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    Grocers Making Demands on Food Ingredients

    More food retailers are becoming more demanding about what ingredients they'll allow in the products they carry, as they focus on meeting consumers' health concerns.

    In one of the most recent examples of this, natural and organic food retailer PCC Natural Markets (PCC), based in Seattle, has mandated that vendors and manufacturers of products sold at its eight western Washington locations must provide full disclosure of their products' ingredients.

    PCC is also requiring suppliers to sign statements assuring that their products don't contain ingredients from cloned animals or cloned animals' offspring.

    "The failure of our regulatory agencies to mandate full disclosure of food ingredients makes it incumbent on leaders in the natural foods industry to step forward and provide what our consumers want," says PCC c.e.o. Tracy Wolpert. "We [will work] with our trusted suppliers to ensure traceability in the highest-quality foods."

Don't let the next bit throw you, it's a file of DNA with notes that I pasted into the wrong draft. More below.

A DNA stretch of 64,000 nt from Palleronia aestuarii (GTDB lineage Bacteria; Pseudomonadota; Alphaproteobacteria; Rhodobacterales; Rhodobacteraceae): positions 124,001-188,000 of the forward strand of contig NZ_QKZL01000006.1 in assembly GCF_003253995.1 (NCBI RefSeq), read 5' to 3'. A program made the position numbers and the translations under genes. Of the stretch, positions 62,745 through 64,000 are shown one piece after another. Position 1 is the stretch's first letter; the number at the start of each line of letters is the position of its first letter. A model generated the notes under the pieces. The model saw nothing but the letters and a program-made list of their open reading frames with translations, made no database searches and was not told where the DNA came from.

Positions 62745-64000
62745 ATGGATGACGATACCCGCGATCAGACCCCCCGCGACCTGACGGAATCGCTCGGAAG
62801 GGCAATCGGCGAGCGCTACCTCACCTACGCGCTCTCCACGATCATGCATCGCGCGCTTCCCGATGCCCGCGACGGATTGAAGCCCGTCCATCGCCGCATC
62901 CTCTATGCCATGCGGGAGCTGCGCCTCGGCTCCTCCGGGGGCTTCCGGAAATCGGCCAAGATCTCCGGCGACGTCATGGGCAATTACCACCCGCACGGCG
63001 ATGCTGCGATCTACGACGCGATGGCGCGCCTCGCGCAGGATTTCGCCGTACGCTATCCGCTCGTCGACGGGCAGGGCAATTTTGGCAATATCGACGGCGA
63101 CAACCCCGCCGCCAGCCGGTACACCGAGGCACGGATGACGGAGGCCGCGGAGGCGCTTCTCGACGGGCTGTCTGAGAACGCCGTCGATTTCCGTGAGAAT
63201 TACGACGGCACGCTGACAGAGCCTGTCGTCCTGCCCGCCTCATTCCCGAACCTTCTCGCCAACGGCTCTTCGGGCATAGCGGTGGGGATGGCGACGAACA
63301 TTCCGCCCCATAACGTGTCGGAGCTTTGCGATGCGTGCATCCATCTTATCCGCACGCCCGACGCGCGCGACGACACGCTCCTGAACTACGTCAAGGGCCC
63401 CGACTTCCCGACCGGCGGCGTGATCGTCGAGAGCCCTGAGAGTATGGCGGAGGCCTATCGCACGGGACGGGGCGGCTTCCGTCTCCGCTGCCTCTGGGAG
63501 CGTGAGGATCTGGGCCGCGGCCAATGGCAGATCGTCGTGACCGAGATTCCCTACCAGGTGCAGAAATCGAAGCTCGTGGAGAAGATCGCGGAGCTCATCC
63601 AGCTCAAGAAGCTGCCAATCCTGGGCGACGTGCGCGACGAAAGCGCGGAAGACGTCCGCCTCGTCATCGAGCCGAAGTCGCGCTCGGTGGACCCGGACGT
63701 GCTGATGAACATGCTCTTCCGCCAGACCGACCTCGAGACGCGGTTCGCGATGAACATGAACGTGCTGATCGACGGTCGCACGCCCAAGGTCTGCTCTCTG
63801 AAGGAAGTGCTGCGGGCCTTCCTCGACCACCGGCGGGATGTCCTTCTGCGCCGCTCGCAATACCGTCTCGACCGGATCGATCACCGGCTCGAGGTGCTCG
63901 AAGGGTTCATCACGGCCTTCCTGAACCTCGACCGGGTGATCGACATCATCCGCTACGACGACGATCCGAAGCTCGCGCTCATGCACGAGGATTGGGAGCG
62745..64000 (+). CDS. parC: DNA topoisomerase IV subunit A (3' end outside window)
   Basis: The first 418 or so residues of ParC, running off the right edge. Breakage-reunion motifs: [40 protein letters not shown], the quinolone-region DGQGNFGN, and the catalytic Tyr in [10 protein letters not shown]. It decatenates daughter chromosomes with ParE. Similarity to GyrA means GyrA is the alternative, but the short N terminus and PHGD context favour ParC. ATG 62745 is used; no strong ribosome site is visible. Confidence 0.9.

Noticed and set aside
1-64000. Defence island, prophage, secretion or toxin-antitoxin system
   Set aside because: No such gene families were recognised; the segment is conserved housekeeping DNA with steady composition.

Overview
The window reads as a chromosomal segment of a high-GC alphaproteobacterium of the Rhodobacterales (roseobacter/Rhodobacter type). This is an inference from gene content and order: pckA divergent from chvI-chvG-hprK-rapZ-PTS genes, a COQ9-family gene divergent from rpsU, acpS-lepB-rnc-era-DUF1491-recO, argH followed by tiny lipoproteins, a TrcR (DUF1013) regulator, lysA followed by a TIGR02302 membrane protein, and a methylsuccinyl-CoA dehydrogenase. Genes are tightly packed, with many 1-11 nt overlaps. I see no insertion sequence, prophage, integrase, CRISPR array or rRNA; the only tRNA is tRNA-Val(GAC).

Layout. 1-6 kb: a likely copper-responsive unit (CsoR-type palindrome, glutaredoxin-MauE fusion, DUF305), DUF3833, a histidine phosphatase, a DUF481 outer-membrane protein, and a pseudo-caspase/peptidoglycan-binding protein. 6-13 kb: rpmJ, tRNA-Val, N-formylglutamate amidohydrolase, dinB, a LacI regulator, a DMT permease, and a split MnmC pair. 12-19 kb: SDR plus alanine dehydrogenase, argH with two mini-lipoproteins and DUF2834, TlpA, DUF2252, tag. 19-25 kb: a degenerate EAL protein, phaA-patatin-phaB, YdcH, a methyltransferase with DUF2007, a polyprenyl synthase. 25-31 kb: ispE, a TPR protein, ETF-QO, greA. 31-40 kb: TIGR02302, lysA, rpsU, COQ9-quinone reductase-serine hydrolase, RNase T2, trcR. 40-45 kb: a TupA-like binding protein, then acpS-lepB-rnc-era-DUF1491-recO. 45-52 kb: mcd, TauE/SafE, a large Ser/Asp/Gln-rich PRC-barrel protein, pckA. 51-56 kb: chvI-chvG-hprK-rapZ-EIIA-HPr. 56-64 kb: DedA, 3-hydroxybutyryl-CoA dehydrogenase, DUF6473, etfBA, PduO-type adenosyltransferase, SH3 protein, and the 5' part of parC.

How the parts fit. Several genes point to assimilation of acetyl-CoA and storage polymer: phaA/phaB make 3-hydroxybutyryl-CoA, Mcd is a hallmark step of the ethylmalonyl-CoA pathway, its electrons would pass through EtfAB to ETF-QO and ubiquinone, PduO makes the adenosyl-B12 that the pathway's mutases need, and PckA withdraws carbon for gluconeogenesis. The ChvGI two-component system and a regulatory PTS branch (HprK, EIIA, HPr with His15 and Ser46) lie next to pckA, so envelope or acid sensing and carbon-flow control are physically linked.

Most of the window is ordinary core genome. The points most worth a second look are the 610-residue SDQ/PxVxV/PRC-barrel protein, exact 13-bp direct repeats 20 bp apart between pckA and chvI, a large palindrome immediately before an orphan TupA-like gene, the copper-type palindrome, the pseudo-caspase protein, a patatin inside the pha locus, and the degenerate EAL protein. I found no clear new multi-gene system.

In a similar move, Rochester, N.Y.-based Wegmans Food Market has expanded its safeguards on seafood by requiring tuna suppliers to test for mercury levels in their product.

    Wegmans has been running in-house tests for mercury on swordfish and tuna "for years," as well as requiring its swordfish suppliers to do so, according to a report in the Rochester Democrat and Chronicle.

    The retailer made its latest move after the New York Times ran an article about the high mercury levels in tuna sushi samples taken from 20 Manhattan restaurants and food retailers.

    Williamsville, N.Y.-based Tops Markets, another local retailer in upstate New York, also requires its tuna and swordfish suppliers to test mercury levels.

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